Like Death, Love has all seasons for his own, and perhaps the subtle flame is not the least often ignited at these pleasant and memorable-picnic parties. In this instance the gentleman seems, to have propounded an important question, and probably the young lady is tracing on the sand the answer to which her lips hesitate to give utterance. It is a great pity for the sake of the artist, (and also for the convenience of the visitors) that the original painting has been so badly hung-in common, however, with the other exhibits in the same and similar classes. Hanging perfectly flat, a glare is cast upon the surface that no position in the room can counteract ; but enough can be seen for visitors to carry away a very pleasing idea of the subject, which our engraving will serve to intensify.

From the Illustrated Sydney News (published in NSW from 1853 - 1872) Tuesday 6 September 1870, which can be found here

Student Activities

Bringing the painting to life

Students imaginatively engage with the painting A Day's Picnic at Clark Island and in small groups create a short script for a scene, based on the 'characters' in the painting. Each group then performs their scenes in sequence to create a dramatic portrait of the day, beginning and ending each scene with a tableau.

Number of set tasks: 4

NSW Syllabus for the Australian Curriculum: English K-10

A student:

  • EN4-ECA-01 creates personal, creative and critical texts for a range of audiences by using linguistic and stylistic conventions of language to express ideas  
  • EN4-RVL-01 uses a range of personal, creative and critical strategies to read texts that are complex in their ideas and construction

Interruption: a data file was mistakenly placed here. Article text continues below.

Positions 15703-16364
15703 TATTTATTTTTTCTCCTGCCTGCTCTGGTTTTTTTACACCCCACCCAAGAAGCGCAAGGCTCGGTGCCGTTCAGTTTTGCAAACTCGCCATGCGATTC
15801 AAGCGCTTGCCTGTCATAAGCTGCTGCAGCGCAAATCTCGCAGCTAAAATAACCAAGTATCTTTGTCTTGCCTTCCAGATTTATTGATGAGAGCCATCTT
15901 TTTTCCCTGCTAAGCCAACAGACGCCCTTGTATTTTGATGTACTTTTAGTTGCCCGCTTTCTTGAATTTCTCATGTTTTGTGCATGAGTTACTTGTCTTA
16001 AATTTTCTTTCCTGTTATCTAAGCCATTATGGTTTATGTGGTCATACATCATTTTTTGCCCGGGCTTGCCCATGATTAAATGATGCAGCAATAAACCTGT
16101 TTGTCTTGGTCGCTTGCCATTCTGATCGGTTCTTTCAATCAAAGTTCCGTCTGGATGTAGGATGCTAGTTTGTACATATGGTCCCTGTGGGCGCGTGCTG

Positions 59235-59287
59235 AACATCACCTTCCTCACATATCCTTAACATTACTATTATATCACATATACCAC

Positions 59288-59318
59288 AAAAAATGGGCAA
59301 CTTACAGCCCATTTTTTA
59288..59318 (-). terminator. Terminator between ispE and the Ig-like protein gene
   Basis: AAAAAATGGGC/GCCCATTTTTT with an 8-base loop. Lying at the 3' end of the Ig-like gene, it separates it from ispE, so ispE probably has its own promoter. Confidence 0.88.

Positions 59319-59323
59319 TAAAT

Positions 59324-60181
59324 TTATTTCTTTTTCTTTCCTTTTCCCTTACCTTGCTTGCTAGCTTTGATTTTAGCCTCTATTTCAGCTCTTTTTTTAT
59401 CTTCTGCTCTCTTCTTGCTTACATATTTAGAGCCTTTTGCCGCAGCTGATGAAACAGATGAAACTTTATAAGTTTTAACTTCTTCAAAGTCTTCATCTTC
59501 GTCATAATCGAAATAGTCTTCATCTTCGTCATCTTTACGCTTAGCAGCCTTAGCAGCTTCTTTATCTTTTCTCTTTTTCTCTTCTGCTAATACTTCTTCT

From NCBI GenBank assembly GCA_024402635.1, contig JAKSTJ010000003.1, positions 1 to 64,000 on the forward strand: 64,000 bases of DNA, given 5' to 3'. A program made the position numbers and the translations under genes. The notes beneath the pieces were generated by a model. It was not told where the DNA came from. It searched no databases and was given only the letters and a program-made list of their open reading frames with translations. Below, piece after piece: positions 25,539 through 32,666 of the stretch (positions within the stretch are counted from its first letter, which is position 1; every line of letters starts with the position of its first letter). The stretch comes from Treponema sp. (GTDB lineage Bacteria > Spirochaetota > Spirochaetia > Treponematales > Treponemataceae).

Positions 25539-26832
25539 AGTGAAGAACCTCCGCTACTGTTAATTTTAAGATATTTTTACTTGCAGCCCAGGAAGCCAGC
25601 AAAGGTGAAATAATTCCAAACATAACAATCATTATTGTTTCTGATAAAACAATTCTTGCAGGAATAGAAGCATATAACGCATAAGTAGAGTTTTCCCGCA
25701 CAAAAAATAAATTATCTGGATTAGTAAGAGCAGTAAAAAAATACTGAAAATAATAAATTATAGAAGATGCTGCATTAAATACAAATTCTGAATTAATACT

• EN4-URB-01 examines and explains how texts represent ideas, experiences and values 



  • Demonstrate control of structural and grammatical components to produce texts that are appropriate to topic, purpose and audience 
  • Understand the interconnectedness of textual features for the overall cohesive effect 
  • Apply codes and conventions of written, spoken, visual and multimodal texts to enhance meaning and create tone, atmosphere and mood 
  • Express ideas in logically structured and cohesively sequenced texts to enhance meaning 
  • Use modality for a range of intended effects 
  • Compose texts that combine modes for intended purposes 
  • Create imaginative texts for creative effect and that reflect a broadening world and relationships within it 
  • Compose persuasive texts that present arguments from a range of viewpoints, including their own, and that reflect a broadening understanding of perspectives beyond immediate experience 


  • Apply reading pathways to determine form, purpose and meaning 
  • Use contextual cues to infer the meaning of unfamiliar words 
  • Identify and understand that relevant prior knowledge and personal experience enables and enhances understanding when reading, viewing or listening to texts 
  • Explain personal responses to characters, situations and issues in texts, recognising the role of written, oral or visual language in influencing these personal responses 


  • Understand how repetition, patterning and language features used within a text communicate ideas about social, personal, ethical and philosophical issues and experiences, and demonstrate this understanding through written, spoken, visual and multimodal responses 
  • Understand how perspectives are shaped by language and text 

In each year of Stage 4 students must study examples of:

  • visual texts
  • media, multimedia and digital texts

Across the stage, the selection must give student experience of:

  • everyday and workplace texts

Learning Across the Curriculum

General Capabilities:

  • creative and critical thinking
  • literacy